Apologies to all those who now have a song earworming but as I wrote and searched for a title this popped up. We do live too often in regret over things we said or didn’t say, things we did or didn’t do. We ought to regret and repent but then comes moving on…
Reading in Luke’s gospel today the disciples get some short shrift. In Luke 9: 28-36 we read about the Transfiguration. Jesus picks out Peter, James and John for a special experience and they fall asleep! When they wake and see Jesus with Moses and Elijah they are – not surprisingly – overcome; as the glory starts to fade Peter blurts out an offer to build something. Luke says:
Peter had no idea what he was saying.
When they meet up with the rest of the Disciples a man with a possessed son shouts out:
40 While You were up on the mountain, I begged Your disciples to liberate him from this spirit, but they were incapable of helping us.
Then, after Jesus heals the boy and warns the disciples of His coming arrest they are afraid to ask Him what He means and instead start arguing over who is the greatest disciple.
If these were my friends and they constantly fell asleep, failed to listen to me and embarrassed me with their stupid arguments I am pretty sure I’d be looking for new friends, wouldn’t you? But the wonderful thing we read here is Jesus’ response.
47 Jesus saw what was going on—not just the argument, but the deeper heart issues—so He found a child and had the child stand beside Him.
It’s wonderful for many reasons. Firstly because He doesn’t wash His hands of them and move on. Secondly because even when He understands the root cause of their behaviour He STILL doesn’t wash His hands and move on. I can’t read people’s hearts. I put my own interpretation on what they do or say. I see through my own experience and judge people by that standard.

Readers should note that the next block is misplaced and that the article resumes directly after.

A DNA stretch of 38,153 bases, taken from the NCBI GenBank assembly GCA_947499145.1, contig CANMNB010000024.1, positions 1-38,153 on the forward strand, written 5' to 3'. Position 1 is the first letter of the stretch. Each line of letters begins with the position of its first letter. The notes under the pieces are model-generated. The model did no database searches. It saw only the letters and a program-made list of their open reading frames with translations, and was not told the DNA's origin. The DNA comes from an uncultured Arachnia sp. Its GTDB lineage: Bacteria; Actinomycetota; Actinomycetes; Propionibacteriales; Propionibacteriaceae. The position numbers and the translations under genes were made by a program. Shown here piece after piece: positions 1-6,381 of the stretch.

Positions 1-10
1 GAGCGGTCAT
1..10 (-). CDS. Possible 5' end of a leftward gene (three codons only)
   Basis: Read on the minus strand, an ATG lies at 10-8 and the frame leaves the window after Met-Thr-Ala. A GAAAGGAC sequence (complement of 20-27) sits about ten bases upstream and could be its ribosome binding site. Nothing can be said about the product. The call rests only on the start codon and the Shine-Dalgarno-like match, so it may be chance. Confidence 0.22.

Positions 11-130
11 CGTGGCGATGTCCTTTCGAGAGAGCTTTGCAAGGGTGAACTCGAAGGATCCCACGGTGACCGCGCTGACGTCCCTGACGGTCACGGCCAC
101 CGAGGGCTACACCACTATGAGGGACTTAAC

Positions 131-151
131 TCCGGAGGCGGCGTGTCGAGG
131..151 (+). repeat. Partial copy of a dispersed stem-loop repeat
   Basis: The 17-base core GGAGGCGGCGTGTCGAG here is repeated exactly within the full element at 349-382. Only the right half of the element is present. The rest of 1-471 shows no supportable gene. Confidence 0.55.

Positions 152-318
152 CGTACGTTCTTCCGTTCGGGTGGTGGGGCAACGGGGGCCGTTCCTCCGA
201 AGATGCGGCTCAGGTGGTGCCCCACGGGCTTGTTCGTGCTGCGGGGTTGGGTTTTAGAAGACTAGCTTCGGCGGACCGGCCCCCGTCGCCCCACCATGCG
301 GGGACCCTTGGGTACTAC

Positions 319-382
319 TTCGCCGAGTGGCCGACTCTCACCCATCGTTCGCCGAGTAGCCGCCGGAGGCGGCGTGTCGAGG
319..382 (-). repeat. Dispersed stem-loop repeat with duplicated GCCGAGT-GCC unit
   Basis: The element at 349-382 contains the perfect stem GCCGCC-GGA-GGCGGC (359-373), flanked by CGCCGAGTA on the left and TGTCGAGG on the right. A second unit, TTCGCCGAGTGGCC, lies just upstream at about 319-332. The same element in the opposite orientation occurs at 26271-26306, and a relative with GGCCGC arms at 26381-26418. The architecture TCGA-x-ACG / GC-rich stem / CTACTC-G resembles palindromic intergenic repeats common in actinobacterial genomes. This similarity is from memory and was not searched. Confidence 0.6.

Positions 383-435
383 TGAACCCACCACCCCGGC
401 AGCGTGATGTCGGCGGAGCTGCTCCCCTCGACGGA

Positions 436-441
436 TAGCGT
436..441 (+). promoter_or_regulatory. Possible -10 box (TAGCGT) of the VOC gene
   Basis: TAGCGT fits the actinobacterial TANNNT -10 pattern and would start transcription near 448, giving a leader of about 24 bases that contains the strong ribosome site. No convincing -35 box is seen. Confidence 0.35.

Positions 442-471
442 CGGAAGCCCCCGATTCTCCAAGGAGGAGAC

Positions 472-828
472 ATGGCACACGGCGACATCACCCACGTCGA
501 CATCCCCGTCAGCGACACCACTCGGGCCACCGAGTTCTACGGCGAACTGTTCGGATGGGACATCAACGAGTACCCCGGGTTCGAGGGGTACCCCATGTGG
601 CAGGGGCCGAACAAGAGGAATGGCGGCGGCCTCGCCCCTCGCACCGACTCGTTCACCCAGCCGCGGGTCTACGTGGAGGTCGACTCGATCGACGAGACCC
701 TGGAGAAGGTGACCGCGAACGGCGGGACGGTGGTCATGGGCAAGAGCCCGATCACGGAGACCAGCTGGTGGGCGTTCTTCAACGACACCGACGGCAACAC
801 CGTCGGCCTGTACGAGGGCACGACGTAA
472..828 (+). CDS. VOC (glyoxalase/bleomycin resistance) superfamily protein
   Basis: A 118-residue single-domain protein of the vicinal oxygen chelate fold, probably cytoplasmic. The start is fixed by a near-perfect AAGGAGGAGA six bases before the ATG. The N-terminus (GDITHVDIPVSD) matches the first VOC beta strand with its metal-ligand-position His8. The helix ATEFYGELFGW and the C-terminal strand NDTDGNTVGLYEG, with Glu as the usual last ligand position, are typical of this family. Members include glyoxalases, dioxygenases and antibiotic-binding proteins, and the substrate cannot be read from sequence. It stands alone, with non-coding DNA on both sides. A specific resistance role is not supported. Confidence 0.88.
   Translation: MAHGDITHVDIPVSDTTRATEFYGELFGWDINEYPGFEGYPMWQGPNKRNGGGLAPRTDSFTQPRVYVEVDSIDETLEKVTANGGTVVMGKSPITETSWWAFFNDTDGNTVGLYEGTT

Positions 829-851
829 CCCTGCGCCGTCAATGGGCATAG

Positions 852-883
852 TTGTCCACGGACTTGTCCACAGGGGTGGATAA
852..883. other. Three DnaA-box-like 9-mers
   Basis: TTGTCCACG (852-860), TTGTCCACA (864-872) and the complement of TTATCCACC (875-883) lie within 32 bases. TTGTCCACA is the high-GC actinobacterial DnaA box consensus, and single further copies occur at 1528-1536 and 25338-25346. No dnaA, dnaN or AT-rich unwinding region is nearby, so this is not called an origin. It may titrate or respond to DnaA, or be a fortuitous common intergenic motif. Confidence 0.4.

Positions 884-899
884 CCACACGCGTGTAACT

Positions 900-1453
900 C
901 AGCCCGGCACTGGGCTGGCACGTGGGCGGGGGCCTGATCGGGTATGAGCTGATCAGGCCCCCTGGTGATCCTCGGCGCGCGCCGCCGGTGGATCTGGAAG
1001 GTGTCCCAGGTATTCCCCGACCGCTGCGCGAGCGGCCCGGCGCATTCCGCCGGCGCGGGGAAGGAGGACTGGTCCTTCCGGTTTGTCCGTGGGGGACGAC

But Jesus sees their hearts His response is different. He sees the pride, the fear, the insecurity, the worry; He sees all the things that make them sinful humans and He loves them enough to explain again. He explains what He has been demonstrating day after day that being great in God’s eyes means being childlike, means serving, means seeing value in everyone big or small, young or old, rich or poor.
I wonder if the disciples looked back in later life and winced at their words and actions. I know I do. But then I think of the child Jesus brought to stand beside Him. Children don’t have regrets about the past. They shake off tumbles and falls and run forward into whatever is coming next. We look at the disciples, the founders of the church and admire them as examples of how we should live.
They weren’t perfect but they kept going because they knew the forgiveness and mercy of God. So do we! They were empowered by the Holy Spirit. So are we! The patience and love that Jesus showed to them He also shows to us.
That’s grace to live by not in the hope of being ‘great’ and remembered by the world but in the hope of being great in His eyes.